As they left, Michelle and I prepped to give the next presentation, which was the hour immediately after. This next class couldn't have been more different. This was a class of special ed students - some who were autistic, some with Down's syndrome - all with some degree of mental retardation. There were 3 aides in the room to help them, which was good.

We altered how we presented the material and took more time to explain things, simplify things, and just go at a slower pace for them. For the most part I think almost all of them were able to grasp what we were telling them. And collectively it was great watching their wheels turn in a different way from the previous class. Some of the kids weren't able to speak, and some were quite vocal. I was personally impressed with how well they grasped what we were presenting and how well they were able to answer our questions.

At the very end of class, this one kid got up and walked over to me. I had no idea what he was saying - he had both Down's syndrome and was severely autistic. But he came over to me after the presentation was done and took out his wallet, and for some reason, showed me the one dollar he had in there. And this other kid was telling me what he was going to do for his "30 day challenge" activity that we encouraged them to do.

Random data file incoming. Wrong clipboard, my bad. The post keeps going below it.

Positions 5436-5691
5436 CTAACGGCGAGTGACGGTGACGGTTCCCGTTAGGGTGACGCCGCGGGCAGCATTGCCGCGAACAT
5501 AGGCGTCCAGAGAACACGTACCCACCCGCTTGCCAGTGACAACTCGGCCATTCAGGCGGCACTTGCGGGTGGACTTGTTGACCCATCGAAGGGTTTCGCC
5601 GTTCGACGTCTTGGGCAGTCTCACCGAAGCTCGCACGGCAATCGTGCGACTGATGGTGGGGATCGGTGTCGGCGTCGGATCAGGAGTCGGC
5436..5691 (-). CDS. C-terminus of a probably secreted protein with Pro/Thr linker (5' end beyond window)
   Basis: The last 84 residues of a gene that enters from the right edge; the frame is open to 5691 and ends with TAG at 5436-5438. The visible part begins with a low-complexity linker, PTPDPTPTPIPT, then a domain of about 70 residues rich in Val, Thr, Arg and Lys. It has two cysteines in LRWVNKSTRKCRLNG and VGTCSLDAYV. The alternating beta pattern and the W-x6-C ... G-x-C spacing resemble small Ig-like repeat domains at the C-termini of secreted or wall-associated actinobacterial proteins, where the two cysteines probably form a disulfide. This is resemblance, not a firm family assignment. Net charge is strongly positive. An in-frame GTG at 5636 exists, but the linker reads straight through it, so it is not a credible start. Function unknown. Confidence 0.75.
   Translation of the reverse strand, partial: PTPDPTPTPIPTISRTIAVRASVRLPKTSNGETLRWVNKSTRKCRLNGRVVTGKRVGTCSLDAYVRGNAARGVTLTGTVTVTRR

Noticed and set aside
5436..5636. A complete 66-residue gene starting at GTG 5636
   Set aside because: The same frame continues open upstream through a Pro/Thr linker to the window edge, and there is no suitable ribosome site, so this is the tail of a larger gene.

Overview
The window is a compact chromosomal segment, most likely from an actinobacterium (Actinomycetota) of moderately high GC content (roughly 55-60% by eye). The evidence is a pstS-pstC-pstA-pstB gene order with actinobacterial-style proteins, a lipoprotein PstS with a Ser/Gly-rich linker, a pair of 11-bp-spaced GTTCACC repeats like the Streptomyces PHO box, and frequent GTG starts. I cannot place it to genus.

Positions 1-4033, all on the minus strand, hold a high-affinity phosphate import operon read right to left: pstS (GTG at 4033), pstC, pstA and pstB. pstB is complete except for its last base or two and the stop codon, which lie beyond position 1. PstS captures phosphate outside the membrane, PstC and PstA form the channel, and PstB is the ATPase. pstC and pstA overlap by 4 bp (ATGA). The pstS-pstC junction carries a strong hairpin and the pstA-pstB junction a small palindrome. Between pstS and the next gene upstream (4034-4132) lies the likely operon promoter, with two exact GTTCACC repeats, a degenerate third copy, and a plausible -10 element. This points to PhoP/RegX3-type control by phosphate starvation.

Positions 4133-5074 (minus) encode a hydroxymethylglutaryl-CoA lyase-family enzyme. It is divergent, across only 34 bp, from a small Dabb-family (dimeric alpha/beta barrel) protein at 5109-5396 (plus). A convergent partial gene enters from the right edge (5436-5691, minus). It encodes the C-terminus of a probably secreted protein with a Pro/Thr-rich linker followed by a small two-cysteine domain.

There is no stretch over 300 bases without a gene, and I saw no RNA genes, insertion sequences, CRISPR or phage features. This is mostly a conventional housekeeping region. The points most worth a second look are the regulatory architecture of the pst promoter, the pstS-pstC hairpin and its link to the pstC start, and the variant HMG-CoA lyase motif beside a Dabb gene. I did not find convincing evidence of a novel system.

I really do enjoy working with kids - they're great! ^_^ It's funny how they're simultaneously smarter than what we give them credit for, and exactly what we would expect of them. But overall, I think kids have a great capacity to really grasp health info if it's presented in an age-appropriate manner.

Btw, about 25 million kids in the US are overweight. That's 1 in 3 kids. Is anyone surprised?

It seems the blogosphere has been having a really down time lately. I hope James is feeling better and getting out of his funk. And I hope Fer is finding ways to get enough sleep and coping with all the busy-ness in his life.

And I've had the opportunity lately to chat with a great guy, Dave83201. I know you've been really stressed out lately, and I hope I've been able to entertain you and give you some relief from your stresses.

Now, to continue studying the head and neck, as well as biochem. Block 2 exams next week and I'm just not ready. O_O